The clothes issue

Jan 19th, 2000, 03:24 PM
  #21  
Bob
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My question on clothes: Go to any mall in the US. Look at all the bags of clothes being purchased and then look at the people carrying the bags. Where are all these new clothes going? Surely not with the mall people carrying them. Those people look like pigs. Don't they know that good clothes can be worn in public? What are they saving the "good" stuff for? Do they purposely buy ugly clothes that look bad? I am amazed at this debate. The bottom line is that you can be quite comfortable in Europe in nice clothing and it is not mandatory to wear ugly jeans, old back packs and sloppy tennis shoes because you are "saving" the good stuff. It all goes out of style anyway. Surprise yourself! Dress nice and you will be treated better. Dress bad and they will treat you like a poor college student. Why does everyone assume looking good and wearing clothes that actually match is uncomfortable? Amazing!
 
Jan 19th, 2000, 04:09 PM
  #22  
Sylvie
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i was in italy for the month of september with only a small pack and managed to pack the right things (solid, mix 'n match pieces); however, i was sick of my clothes by the end of the trip! i'm currently planning a six month stay beginning in april and i don't want to increase my luggage (does that word come from the verb "lug"?) weight too much. i'm concerned because i'll have to bring some warm, bulky items on this trip and would also like to have some "comfort" clothes (favorite items) and personal belongings for that long a period as i'll be staying in one place the entire time. any suggestions? i thought about shipping some things to italy, but shipping them back home is soooo costly!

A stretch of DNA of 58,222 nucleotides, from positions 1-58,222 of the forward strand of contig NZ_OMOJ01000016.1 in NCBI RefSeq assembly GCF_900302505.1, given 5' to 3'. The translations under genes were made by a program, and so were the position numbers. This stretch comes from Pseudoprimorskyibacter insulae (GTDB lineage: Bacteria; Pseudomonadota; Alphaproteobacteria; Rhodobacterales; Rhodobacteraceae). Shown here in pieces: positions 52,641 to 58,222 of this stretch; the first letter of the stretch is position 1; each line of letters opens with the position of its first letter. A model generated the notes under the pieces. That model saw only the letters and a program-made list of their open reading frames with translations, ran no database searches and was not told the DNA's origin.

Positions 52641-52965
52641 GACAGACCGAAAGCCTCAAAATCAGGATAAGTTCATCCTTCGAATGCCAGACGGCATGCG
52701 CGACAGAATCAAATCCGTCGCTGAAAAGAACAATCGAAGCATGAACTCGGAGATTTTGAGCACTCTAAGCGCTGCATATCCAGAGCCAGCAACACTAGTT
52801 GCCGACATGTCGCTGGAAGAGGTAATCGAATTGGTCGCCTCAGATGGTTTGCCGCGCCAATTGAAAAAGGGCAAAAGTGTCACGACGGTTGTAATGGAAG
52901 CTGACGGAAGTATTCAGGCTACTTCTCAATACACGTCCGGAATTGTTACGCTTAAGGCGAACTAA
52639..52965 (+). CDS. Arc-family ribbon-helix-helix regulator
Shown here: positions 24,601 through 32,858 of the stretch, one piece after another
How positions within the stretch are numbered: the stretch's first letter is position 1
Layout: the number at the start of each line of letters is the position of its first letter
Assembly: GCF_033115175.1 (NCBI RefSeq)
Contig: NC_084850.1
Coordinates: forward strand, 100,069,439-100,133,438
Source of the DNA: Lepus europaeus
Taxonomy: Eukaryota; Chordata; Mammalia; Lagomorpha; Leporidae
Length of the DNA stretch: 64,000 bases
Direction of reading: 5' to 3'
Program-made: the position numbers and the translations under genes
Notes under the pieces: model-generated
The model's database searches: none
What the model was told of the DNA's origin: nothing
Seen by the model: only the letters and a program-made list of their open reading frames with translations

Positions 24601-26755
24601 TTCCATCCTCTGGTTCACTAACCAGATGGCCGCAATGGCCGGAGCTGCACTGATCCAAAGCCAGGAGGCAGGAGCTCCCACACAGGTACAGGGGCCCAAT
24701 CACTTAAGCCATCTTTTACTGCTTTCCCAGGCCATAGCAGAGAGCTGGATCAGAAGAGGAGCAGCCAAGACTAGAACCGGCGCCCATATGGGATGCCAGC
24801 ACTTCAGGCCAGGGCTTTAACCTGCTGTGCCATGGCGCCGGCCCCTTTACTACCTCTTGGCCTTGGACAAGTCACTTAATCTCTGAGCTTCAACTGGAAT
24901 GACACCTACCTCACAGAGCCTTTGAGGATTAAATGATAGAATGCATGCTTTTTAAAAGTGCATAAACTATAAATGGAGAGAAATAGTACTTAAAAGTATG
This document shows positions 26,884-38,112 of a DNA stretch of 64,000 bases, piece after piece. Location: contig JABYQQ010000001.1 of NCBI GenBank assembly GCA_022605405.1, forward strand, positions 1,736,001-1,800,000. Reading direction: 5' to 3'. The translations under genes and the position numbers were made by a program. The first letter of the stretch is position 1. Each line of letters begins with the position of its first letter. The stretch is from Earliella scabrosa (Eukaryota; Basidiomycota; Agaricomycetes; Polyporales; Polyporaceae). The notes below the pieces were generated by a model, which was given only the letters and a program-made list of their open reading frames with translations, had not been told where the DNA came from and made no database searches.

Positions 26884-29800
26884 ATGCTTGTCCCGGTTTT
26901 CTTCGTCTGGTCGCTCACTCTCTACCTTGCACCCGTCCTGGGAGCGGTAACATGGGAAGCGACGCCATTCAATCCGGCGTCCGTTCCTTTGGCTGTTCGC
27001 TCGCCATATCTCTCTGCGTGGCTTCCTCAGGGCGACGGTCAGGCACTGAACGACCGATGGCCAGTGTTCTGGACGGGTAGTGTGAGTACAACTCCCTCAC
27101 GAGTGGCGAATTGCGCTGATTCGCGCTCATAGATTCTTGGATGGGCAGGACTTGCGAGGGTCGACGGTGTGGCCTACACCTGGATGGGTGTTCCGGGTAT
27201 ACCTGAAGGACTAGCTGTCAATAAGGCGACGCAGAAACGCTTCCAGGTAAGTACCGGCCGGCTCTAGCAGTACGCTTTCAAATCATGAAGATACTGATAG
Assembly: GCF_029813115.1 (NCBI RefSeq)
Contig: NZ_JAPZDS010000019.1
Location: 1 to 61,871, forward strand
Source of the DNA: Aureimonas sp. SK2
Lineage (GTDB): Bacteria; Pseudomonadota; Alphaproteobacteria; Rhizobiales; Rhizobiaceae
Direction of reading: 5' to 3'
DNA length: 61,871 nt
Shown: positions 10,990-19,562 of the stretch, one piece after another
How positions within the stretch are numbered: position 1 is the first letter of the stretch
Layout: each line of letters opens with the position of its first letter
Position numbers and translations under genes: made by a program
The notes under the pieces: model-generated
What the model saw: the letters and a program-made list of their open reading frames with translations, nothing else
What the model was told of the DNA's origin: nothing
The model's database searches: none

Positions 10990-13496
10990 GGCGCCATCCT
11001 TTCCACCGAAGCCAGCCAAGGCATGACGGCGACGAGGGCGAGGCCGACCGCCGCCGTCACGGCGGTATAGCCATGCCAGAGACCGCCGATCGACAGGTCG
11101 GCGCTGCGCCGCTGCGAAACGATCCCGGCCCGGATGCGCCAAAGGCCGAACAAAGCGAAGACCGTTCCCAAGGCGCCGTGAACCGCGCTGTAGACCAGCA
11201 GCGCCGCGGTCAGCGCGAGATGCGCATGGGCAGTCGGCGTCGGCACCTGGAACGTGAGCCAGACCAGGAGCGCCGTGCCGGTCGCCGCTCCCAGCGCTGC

Jan 20th, 2000, 06:41 AM
  #23  
pam
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Principessa!
Since you'll have a base of operations for your 6 months, why not check (grr) a large suitcase? I'd guess the clothes you'll need in April are about the same as you'll need in October. You can always buy new things there to cut the wardrobe boredom and lighten your load.

So, tell us, Principessa, what are you doing that blesses you so with all this time in Italy?
 
Jan 20th, 2000, 09:03 AM
  #24  
Principessa
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dear pam,
i'm hoping to teach conversational english while learning italian (probably at the university in siena) during my stay. checking a large piece of luggage is certainly an option, but i'm still concerned with the issue of trains/buses. i'm also planning to bring my dog, which makes it all even more interesting..... i guess it would only mean two hell days though (one arriving/one departing).
 
Jan 20th, 2000, 09:23 AM
  #25  
elvira